Home   •   message   •   submission   •   Archive   •   Theme
August 2014
28
Via   •   Source

Why your character’s religion (or lack of) is important:

petitelionwrites:

Anyone in the roleplay community who knows me knows i am one hundred percent about one specific thing: religions. It pains me to see people only use religion when they are playing “religion freaks”. That term roughly translates to someone who’s obsessed with religion and takes everything about a certain religion to heart. While these people do exist, it is more likely that you’ll see people who embrace only certain parts of a religion but religion does surround us on a day to day basis and if you want a realistic character or roleplay in general, you must take them into consideration. Stop being afraid of religions.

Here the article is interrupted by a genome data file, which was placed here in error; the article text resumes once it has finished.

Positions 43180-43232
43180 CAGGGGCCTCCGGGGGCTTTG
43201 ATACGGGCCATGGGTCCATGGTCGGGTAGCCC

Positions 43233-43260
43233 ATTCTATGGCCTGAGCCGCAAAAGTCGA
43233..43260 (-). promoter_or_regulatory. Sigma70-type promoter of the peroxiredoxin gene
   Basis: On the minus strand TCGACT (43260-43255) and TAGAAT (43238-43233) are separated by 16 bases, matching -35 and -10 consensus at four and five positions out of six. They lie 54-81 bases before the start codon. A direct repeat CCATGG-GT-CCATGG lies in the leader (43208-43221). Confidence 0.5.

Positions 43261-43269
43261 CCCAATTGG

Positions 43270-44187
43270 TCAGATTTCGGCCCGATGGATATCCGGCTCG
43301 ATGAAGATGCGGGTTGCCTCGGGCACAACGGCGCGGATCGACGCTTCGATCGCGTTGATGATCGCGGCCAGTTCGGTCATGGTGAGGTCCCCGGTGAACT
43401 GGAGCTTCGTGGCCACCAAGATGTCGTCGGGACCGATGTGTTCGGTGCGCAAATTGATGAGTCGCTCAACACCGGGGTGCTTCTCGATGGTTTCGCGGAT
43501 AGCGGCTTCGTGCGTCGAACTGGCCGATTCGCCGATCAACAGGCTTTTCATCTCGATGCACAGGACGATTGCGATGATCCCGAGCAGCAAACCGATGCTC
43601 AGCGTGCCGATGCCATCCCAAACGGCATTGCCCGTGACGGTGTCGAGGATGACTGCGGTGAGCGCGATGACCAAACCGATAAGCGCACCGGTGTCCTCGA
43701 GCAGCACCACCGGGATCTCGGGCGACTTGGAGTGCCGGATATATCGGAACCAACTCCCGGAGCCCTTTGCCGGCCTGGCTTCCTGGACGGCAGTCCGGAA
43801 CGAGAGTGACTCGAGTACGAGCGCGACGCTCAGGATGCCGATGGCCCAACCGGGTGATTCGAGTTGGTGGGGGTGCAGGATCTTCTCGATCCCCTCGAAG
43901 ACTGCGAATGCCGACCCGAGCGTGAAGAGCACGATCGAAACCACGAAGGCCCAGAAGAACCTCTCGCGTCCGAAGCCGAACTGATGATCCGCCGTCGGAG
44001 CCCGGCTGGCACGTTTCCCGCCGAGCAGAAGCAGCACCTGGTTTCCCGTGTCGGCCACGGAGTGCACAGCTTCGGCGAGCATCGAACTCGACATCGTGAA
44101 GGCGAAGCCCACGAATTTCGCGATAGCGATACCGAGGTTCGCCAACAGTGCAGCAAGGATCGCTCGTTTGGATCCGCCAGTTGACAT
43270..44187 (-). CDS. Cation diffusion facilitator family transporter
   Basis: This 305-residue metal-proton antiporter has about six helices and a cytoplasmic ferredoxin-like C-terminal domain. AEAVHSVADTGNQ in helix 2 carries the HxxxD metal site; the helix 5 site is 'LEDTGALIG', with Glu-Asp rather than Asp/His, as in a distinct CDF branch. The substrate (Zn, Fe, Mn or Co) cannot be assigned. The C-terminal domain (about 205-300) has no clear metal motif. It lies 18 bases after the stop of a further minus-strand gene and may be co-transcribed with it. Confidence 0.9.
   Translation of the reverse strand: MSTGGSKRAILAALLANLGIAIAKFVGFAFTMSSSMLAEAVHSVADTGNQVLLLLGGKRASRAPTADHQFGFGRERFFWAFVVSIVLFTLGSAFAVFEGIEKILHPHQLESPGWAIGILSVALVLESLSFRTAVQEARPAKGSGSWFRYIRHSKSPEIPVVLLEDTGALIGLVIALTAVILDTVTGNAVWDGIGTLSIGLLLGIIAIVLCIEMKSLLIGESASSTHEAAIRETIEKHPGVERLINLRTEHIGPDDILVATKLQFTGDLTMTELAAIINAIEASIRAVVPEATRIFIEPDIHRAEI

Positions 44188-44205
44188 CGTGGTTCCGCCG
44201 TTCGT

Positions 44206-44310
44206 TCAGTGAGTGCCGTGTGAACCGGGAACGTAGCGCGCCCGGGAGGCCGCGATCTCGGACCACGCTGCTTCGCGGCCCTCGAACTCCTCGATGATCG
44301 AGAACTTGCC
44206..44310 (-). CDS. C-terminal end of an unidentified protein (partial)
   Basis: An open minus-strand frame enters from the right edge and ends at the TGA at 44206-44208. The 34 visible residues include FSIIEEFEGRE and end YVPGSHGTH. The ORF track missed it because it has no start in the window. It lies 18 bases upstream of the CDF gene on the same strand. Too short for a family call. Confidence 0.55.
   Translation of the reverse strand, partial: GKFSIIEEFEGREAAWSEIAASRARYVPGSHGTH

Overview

RELIGION AND EDUCATION: 

  • If your roleplay is set in the United States of America then one of the first things that must come to mind is saying the pledge in the morning. “One nation, under God.” There are several ways people take the pledge: those who don’t pay much attention but say it anyway, those who say the pledge but emit the “God” part, and those who don’t say the pledge at all. Another thing you might want to consider is Catholic schools or any type of educational institution that takes religion into great consideration. It’s becoming rather tacky to see every single Catholic school girl hate religion in general, while yes, there is many Catholic school girls who hate their school simply because of how it is formatted, it doesn’t mean every single one of them is going to start hailing Satan. 
  • Another point, believing in Satan or some sort of underworld in general is a part of almost every single religion. While some may think of religions in general a simply a spiritual path towards heaven, hell is about 50% of religions. Why else would people be so intent on being good and getting into heaven? Because there’s the possibility of getting into hell.